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We will answer unread emails about trapped Afghans ‘within days’, dit Raab

We will answer unread emails about trapped Afghans ‘within days’, dit Raab
Foreign secretary admits some emails were unread, while some were ‘triaged on’ to other departments

The government will answer all unread emails about people with ties to Britain who remain trapped in Afghanistan “within days”, secrétaire aux Affaires étrangères Dominique Raab has promised.

Although the UK evacuated 17,000 people from Kabul since mid-August, reports suggest around 9,000 people who may have been eligible to escape due to their work with British officials were not able to leave.

Thousands of emails from MPs and charities highlighting potentially eligible cases went unread by the Foreign, Bureau du Commonwealth et du développement (FCDO), according to weekend reports.

“We will go over all of those emails [et] make sure they’re properly answered in days,” Mr Raab told Sky News – insisting officials had been focused on the Kabul evacuation before the western military presence came to an end on Monday night.

The cabinet minister added: “We’ll go back and answer all of those emails, but I think people would expect us to have been focused on evacuating individuals, contacting individuals on the ground.”

A whistleblower told The Observer that a FCDO inbox used to receive potential Afghan evacuation cases from MPs and others regularly had an unread backlog of 5,000 emails, with messages from government ministers going unopened.

Mr Raab said the Ministry of Defence (Ministère de la Défense) had been leading the Afghan Relocations and Assistance Policy (Arap), while the Home Office had been looking at special cases while opening up the resettlement scheme.

“We’re getting a lot of cases coming through that needed to be sifted and triaged on – we did that as best we could,” said the foreign secretary. “The two email accounts people are taking about are the Arap cases led by the MoD, not by the FDCO, and also the special cases which are ultimately was the Home Office responsibility.”

Although defence secretary Ben Wallace said last week that he believed somewhere between 800 et 1,100 Afghans eligible for evacuation would be left behind, the weekend saw claims that up to 9,000 people who may have been eligible were left behind.

Data from a group of 50 Labour MPs shows they are trying to help more than 7,000 constituents and family members trapped in Afghanistan, selon Le gardien – suggesting the number of people making a claim for help is far higher.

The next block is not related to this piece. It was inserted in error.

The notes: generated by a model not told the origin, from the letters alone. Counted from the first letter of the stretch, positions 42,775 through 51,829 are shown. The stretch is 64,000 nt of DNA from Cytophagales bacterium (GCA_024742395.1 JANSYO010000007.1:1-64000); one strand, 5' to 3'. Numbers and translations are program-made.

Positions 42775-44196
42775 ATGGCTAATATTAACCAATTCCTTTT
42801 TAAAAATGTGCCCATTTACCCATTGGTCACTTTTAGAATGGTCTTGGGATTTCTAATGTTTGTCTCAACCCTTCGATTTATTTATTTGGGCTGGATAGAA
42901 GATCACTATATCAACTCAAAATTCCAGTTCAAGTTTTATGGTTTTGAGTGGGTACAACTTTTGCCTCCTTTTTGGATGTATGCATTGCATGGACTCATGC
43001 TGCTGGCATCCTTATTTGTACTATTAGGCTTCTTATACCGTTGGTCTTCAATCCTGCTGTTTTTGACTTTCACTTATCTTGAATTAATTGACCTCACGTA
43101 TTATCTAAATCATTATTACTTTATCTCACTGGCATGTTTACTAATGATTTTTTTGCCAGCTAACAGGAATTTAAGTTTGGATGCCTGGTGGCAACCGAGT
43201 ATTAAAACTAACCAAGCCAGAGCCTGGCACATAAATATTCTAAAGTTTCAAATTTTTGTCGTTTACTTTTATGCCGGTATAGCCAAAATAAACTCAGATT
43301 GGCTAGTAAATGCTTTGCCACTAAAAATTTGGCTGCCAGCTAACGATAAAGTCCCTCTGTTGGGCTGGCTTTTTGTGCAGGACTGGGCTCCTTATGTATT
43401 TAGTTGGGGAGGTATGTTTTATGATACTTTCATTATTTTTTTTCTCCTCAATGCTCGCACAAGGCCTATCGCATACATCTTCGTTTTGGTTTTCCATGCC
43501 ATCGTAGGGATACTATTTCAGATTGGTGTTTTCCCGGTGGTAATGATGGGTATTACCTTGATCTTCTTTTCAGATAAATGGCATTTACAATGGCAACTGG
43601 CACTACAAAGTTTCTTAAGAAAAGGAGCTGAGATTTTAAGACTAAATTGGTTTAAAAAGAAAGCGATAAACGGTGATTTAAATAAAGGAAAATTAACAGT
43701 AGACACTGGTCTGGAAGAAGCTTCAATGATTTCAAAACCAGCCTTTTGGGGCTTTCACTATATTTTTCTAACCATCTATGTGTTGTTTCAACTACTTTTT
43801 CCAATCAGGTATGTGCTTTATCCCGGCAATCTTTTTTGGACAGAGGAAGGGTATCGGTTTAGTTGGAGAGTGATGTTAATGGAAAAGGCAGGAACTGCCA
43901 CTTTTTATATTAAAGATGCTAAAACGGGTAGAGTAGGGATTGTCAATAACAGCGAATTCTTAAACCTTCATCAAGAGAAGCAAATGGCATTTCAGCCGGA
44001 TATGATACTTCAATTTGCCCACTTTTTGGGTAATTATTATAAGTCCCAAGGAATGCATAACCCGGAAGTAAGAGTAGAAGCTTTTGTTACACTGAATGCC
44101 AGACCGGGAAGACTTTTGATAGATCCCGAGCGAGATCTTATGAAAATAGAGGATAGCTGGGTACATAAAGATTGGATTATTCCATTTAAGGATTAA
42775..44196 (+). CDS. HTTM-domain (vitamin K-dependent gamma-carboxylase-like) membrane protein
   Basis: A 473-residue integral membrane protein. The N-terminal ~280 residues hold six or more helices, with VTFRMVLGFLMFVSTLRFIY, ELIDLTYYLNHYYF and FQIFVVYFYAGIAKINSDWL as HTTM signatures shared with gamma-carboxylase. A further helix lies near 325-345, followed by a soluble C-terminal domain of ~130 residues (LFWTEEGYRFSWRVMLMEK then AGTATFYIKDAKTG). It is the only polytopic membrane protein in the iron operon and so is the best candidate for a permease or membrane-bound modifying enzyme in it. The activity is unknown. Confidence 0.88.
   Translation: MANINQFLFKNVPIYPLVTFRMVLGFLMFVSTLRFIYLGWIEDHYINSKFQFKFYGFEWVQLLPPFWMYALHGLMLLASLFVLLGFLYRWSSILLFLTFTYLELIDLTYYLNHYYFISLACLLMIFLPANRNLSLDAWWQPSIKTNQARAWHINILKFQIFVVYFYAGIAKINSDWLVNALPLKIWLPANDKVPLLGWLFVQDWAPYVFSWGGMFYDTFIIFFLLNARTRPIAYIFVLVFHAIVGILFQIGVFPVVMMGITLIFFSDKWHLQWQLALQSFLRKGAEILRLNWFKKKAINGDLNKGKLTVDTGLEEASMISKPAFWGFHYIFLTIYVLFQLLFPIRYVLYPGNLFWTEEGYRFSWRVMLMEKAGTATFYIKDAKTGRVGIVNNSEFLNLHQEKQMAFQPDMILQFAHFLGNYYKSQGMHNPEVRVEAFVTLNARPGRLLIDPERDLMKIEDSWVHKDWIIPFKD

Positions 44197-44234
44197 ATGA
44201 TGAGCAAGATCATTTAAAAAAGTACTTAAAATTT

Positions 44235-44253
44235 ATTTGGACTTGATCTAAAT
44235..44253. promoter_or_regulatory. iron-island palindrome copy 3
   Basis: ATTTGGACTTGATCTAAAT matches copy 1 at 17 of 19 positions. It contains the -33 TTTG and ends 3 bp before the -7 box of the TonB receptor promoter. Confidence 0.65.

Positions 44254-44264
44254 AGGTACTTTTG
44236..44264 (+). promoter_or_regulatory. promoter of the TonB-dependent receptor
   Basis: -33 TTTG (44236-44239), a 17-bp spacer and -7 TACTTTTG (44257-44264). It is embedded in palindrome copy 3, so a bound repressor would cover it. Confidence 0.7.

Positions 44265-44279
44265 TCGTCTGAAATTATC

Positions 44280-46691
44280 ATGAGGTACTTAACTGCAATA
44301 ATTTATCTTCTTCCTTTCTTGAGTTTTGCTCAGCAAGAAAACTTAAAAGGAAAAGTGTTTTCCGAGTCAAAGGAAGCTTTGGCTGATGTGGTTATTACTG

The foreign secretary admitted it would be a “challenge” to help people now trying to escape Afghanistan by fleeing to a neighbouring country.

He said the government would hold the Taliban to its promise of safe passage, and was working with neighbouring countries on a “workable route through” for UK nationals to escape.

“We are holding very squarely the Taliban to their explicit assurances – they have made them bilaterally to us, they have made them to other countries and we have now firmed this up with a UN security council resolution – that they must allow safe passage, pas seulement pour nos ressortissants mais pour les Afghans, particulièrement vulnérables, qui souhaitent partir.

Mr Raab said 5,000 Britons had been brought home from Afghanistan in the evacuation operation and the number of UK residents still there is in the “low hundreds”.

Il ajouta: “We lament the fact that anyone would be left behind. I know that the number of UK nationals – the particular responsibility of the Foreign Office – is now down at a very low level.”

Labour’s shadow Middle East minister Wayne David said he is “not full of confidence” that “every conceivable effort” is being made to help everyone with ties to the UK flee the country.

“I was shocked to learn that many of these emails have not been acted – had not even been read," il a dit. “It’s an appalling dereliction of responsibility by the Foreign Office and Dominic Raab has to take responsibility for that.”

Mr Raab also insisted that UK officials did not push to their US counterparts to keep a gate open at Kabul airport before the deadly bomb attack in the area.

American forces decided to keep the gate open longer than they wanted to allow British officials to continue evacuating personnel, according to leaked claims from the Pentagon. But Mr Raab said it was “just not true” to suggest Britain called for the airport’s Abbey Gate to be left open.